Pharmacogenomics: Will the regulators approve?

Abstract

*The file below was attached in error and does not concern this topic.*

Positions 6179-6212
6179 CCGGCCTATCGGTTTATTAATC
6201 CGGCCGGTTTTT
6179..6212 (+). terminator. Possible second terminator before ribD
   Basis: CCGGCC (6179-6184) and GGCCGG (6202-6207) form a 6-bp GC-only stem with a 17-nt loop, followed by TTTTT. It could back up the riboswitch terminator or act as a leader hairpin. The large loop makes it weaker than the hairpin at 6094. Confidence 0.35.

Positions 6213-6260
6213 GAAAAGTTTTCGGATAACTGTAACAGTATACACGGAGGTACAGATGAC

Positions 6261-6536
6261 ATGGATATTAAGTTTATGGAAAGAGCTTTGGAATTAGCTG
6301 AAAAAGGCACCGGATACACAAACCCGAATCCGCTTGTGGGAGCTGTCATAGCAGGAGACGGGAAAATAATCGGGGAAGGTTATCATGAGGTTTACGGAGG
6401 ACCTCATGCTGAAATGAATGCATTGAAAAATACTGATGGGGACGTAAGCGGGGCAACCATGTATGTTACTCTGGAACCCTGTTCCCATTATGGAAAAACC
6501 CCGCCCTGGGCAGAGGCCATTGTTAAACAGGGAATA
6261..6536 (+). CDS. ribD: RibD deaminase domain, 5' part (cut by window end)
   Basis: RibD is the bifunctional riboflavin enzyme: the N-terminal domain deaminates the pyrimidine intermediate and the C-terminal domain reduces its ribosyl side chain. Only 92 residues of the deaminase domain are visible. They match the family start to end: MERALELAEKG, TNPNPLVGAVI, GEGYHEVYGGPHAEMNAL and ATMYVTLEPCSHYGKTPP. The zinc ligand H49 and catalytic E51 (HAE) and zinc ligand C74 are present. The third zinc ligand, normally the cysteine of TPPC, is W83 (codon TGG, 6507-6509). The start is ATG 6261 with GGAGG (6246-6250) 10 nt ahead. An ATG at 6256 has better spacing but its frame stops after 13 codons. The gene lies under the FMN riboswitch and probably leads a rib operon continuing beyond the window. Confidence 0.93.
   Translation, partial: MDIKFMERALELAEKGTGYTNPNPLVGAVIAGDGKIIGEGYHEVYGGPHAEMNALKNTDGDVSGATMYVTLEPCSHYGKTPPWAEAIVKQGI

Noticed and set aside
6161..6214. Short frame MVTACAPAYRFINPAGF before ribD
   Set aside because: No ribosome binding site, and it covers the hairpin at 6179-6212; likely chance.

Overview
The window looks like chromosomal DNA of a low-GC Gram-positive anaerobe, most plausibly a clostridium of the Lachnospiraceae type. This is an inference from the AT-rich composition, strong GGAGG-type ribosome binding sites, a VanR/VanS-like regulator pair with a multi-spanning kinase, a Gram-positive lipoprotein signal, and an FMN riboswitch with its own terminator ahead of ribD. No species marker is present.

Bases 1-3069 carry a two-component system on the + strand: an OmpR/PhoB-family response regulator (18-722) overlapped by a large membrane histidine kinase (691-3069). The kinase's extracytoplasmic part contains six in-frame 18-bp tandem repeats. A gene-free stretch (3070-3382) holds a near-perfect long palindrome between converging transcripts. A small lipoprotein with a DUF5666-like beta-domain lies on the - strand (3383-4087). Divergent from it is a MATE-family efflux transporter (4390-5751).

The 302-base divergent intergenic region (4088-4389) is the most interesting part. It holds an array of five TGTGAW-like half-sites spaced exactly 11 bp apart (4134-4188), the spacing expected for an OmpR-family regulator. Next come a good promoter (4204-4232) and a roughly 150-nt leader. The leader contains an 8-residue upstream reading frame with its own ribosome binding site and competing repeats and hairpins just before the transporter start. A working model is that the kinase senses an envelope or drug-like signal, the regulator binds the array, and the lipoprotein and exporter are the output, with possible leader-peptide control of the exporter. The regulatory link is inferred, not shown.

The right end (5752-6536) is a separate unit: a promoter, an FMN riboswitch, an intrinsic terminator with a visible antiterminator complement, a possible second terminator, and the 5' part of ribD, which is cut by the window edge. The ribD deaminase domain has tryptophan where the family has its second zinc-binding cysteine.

The data gap Why should drug regulatory agencies care about pharmacogenomics? Over the past 20 years, genetic heterogeneity has been increasingly recognized as a significant source of variation in drug response. In general, though, very few genetic markers have been validated to date as indicators of drug response. “In assessing the clinical impact of genetic markers, we’re still scratching the surface in terms of data,” says Carol Braun Trapnell, a clinical pharmacologist in the Division of Clinical Trial Design and Analysis in the Center for Biologics Evaluation and Research (CBER) at the US Food and Drug Administration (FDA; Rockville, MD). Finding these markers is largely a hit and miss process. There is a great deal of discussion as to the huge potential of genetic information in development, but very few hard data. “The ratio of vision to data is very high,” says Jerry Collins, director of the Laboratory of Clinical Pharmacology at the FDA. “We love vision, but data is our mainstay.” By far the greatest amount of information is available on the cytochrome P450 (CYP) family of enzymes, which metabolize the majority of current drugs. Four of these enzymes—CYP1A1, CYP2C9, CYP2C19, and CYP2D6—exhibit genetic polymorphism and alter responses to drugs. According to Simon Ball, senior research scientist at Wyeth-Ayerst (Princeton, NJ), many of the major pharmaceutical companies now screen their lead compounds to determine whether they are metabolized by these polymorphic CYP enzymes. If they are, that information will usually contribute to the decision to select a compound for clinical development: “Pharmacogenetic data [are] vital if you have a compound with a narrow therapeutic index or which is metabolized from a prodrug,” says

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